28 years after the original release, Prince of Persia continues to be the obsession of a community made up by enthusiasts that never forgot their first, stunning encounter with Jordan Mechner’s platform game. And they are not just freaks like yours truly, who considers PoP his first computer love and that is still trying to beat his own personal record by playing the game every now and then under DOSBox. Nope: here we are talking about developers that are capable, determined and willing to dig the secrets hidden in the code of an ancient software to keep alive a myth that doesn’t fear the effects of obsolescence.
Four months have passed, maybe it’s time to update the blog once more. And maybe it’s fine to resume some series neglected for too long like the one about the market of computer Web browsers. The last post on the topic dates back to 2009, and in just six years the situation changed so radically to seem like belonging to another age. And as a matter of fact we are in a completely different age, with many unknowns and a factual observation which is worth being highlighted above anything else: Firefox is a browser unavoidably doomed to oblivion, and it’s all Mozilla’s fault.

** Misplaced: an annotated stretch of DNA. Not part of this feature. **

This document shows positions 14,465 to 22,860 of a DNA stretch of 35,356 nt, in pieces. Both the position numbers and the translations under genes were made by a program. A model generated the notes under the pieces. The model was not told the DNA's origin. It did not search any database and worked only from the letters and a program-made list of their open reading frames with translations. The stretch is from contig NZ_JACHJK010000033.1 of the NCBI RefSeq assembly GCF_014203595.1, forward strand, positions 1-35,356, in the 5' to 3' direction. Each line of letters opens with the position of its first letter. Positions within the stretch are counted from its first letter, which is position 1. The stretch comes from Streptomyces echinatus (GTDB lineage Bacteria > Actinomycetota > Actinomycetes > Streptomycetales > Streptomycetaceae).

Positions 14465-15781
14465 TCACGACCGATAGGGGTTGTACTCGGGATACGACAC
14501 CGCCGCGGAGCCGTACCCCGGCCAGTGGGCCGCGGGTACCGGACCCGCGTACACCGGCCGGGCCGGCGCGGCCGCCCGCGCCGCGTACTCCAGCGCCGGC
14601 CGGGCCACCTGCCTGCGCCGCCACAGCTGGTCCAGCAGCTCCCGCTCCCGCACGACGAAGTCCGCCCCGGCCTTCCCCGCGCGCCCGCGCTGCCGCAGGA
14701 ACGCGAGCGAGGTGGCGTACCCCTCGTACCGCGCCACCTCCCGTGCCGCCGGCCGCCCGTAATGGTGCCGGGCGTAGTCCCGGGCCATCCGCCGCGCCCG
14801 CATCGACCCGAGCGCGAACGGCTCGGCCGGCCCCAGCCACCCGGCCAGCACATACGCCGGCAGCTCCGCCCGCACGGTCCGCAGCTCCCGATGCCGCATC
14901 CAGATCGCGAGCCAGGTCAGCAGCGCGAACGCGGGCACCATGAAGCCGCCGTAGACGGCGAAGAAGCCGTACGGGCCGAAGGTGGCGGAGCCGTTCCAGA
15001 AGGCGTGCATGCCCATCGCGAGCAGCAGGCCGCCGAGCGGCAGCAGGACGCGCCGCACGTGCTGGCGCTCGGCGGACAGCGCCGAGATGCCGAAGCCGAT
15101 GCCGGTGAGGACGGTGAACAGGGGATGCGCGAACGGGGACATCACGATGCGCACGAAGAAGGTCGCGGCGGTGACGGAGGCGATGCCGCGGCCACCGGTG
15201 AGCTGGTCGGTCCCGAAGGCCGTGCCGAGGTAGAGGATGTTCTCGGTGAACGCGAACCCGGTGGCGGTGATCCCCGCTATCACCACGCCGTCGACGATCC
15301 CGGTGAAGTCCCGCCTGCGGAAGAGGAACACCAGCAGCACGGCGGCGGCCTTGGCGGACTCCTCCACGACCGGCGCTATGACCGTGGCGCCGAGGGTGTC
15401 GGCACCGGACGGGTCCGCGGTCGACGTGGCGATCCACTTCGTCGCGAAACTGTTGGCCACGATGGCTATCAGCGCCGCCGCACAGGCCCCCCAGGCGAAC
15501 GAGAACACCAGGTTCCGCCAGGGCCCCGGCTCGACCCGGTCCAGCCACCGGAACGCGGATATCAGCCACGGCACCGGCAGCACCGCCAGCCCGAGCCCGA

The month of March 2014 marks the (possibly) definitive stop for LLOOGG, a service for real-time Web traffic analysis that was appreciated quite a lot by Sir Arthur for its simplicity and for giving an extremely clear picture of the site’s visitors activity. The service has been closed, the developers say, the lloogg.com domain name is on sale and the source code for the server-side application has been released on GitHub for everyone to download and review.
On the long, long road that leads to its final target, ReactOS continues to grow and evolve thanks to the hard work made by developers contributing to the project. The latest, important changes help the system to actually advance toward the aforementioned final target, ie to reach full compatibility with software and drivers made for Windows operating systems based on the NT architecture.
Born from the ashes of the deceased FreeDO project, 4DO is an emulator of the historical 3DO console released under an open source license. 4DO aim is to improve on the already remarkable accuracy level of the FreeDO main core by adding new features, bringing bugfixes and making the software compatible with more games from the actually-not-so-large library of titles published for the 3DO.